Nevertheless, at 5.30 the next morning the allied bombardment of Gibraltar began in earnest with a prodigious amount of shot and shell raining down upon the garrison, whilst in the early afternoon nine sail of the line approached from the Orange Grove and added their own cannon to the onslaught. Once these ships had passed Europa Point they wore and sailed back along the face of Gibraltar to attack in succession the batteries at Europa, in Rosia Bay, and at the New Mole. Their sortie was followed from 5.30 in the evening by fifteen Spanish gunboats and bombs, although these were driven off in some disarray two hours later. In the early hours of the 10th the men-of-war repeated their attack, but on this occasion it was from an ineffectual distance, and they soon returned to anchor off the Orange Grove after discovering that red hot shot was being used against them. The same day saw the navy scuttle the Brilliant 28 and Porcupine 24 in the New Mole, although both vessels would later be raised and restored to the navy.
Continuing to soften up the British defences prior to the Grand Assault, the allied gunboats repeated their attack during three hours in the early morning of 12 September, but in turn the garrison proceeded with their own preparations to meet the expected attack by constructing additional furnaces for the heated shot. This task was given an extra alacrity when later that day a combined allied fleet totalling well over thirty sail of the line and attendant vessels under the command of Admiral Don Luis de Cordova came into the bay to anchor between the Orange Grove and Algeciras. Clearly the Grand Assault was imminent.
The allied forces now ranged against Gibraltar totalled thirty Spanish and fourteen French sail of the line, three fourth rates, and five battering ships of two decks and five of one deck, the latter ten vessels carrying five thousand two hundred men and two hundred and twelve guns, of which seventy were in reserve. Supporting these capital ships were scores of frigates, xebecs, gunboats, bombs, cutters and other ancillary vessels. Ashore, in addition to the formidable batteries mounting up to two hundred pieces of heavy ordnance, an army of up to forty thousand men was ready to march on the Rock and put to the sword the battle-hardened garrison of seven thousand five hundred British troops and seamen, of whom four hundred were hospitalised. Unsurprisingly, the allies were supremely confident that, at last, Spain would regain the rock fortress whose existence under the British flag on the extremity of their mainland had for so long been a stain on their nation.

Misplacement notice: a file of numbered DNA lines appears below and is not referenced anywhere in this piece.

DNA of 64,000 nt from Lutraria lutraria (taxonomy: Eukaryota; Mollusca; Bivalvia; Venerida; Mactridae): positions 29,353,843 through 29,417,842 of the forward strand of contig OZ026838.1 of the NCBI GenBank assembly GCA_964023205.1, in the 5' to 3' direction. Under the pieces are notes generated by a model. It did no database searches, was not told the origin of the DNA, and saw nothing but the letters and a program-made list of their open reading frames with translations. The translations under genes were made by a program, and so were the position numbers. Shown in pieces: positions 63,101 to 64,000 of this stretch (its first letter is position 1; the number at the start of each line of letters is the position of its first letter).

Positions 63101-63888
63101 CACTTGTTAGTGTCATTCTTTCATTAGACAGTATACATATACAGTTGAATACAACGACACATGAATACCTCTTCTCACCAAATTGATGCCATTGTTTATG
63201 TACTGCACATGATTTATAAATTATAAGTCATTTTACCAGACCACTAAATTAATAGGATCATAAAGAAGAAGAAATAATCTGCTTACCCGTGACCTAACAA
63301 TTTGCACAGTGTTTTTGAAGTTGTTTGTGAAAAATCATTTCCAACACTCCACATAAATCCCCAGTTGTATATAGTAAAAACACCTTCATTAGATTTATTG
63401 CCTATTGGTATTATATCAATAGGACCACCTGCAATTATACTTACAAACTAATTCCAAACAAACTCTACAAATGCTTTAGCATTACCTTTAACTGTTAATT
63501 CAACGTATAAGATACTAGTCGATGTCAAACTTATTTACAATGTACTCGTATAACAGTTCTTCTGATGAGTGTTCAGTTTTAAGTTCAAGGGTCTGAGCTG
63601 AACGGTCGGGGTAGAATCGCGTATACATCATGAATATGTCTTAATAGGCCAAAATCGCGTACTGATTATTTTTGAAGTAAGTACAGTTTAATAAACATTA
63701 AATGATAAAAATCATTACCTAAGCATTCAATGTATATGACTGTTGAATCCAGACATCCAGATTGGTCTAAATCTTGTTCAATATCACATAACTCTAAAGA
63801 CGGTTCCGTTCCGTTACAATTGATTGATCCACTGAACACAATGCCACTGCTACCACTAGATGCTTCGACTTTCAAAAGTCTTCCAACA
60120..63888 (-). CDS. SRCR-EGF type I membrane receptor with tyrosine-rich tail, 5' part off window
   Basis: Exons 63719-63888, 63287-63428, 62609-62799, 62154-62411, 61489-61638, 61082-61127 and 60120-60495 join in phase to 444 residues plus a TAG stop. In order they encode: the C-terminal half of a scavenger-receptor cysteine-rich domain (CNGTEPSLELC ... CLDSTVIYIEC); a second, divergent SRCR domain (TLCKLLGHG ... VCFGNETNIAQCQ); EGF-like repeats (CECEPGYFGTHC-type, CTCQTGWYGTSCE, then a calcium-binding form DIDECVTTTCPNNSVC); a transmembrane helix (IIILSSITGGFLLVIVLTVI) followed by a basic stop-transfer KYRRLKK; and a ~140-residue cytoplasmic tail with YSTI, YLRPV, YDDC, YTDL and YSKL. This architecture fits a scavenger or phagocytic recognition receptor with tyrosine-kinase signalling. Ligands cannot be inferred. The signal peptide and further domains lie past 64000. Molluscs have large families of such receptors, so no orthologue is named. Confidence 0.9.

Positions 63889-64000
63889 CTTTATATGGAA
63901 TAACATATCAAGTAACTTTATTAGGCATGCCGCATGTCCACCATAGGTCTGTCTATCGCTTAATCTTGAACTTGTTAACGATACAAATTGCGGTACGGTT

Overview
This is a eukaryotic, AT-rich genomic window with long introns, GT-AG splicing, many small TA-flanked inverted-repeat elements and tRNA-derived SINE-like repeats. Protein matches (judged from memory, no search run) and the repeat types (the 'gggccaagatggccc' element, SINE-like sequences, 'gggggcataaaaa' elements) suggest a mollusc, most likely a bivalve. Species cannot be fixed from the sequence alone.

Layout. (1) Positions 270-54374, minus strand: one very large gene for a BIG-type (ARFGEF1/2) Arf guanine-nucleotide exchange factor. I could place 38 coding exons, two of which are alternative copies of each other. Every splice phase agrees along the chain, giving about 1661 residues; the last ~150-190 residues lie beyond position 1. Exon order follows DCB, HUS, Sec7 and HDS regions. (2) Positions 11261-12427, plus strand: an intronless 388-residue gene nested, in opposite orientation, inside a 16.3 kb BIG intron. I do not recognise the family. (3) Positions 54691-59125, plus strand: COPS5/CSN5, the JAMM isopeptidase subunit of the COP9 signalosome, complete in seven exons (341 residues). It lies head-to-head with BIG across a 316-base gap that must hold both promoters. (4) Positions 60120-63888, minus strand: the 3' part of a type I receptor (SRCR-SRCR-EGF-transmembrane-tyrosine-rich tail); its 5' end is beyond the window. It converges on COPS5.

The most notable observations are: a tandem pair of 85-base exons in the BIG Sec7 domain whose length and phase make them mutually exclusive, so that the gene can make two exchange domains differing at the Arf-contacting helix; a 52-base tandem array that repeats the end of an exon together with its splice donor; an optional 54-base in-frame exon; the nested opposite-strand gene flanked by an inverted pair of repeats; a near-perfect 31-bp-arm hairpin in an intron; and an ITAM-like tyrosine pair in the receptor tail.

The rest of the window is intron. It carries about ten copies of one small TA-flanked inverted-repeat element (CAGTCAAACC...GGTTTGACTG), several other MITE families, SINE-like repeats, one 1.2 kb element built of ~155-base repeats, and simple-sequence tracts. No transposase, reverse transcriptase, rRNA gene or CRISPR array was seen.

Viewed with great expectation by tens of thousands of excited spectators on the Spanish beaches and hills, and under the gloating eye of two French princes and other members of the nobility, the Grand Assault began at dawn on 13 September when the ten battering ships under the command of Rear-Admiral Buenaventura Moreno moved out of the Orange Grove on a moderate north-westerly breeze in the company of many small craft. On the Rock the orders were given to light the furnaces, although it would be some hours before the shot was sufficiently heated to have the desired impact. The mood amongst the garrison was resolute. Having endured for so many years on meagre supplies and against all odds the defenders were determined not to be defeated now.
By 9 a.m. the battering ships, led in the centre by the largest vessel flying Moreno’s flag, were moving towards their positions about a thousand yards before the Rock, and as soon as the first dropped anchor some forty-odd minutes later the garrison opened fire. Within ten minutes the battering ships had all been deployed and were returning fire, being joined by the land batteries to unleash a most unforgiving hail of shells and shot on the defenders of the Rock.
For the first few hours the garrison’s heavy artillery made little impact on the reinforced timbers of the battering ships, and although the newly commissioned red hot shot was in use after midday any fires which did break out on Moreno’s vessels were quickly extinguished by ingenious onboard water reservoirs, hoses and soaked matting. In turn the battering ships eventually found their range after initially firing short, and the damage they inflicted soon began to toll on the remnants of the town, and on the battery at the King’s Bastion.
However, at about midday an attempt to outflank the garrison by a division of gunboats and bomb vessels was frustrated by an adverse south-westerly wind and heavy swell, and this also prevented a diversionary attack on Europa Point. With the expected support of ten allied sail of the line failing to materialise because of the same unhelpful conditions the British batteries were now able to fully concentrate their resources on the battering ships.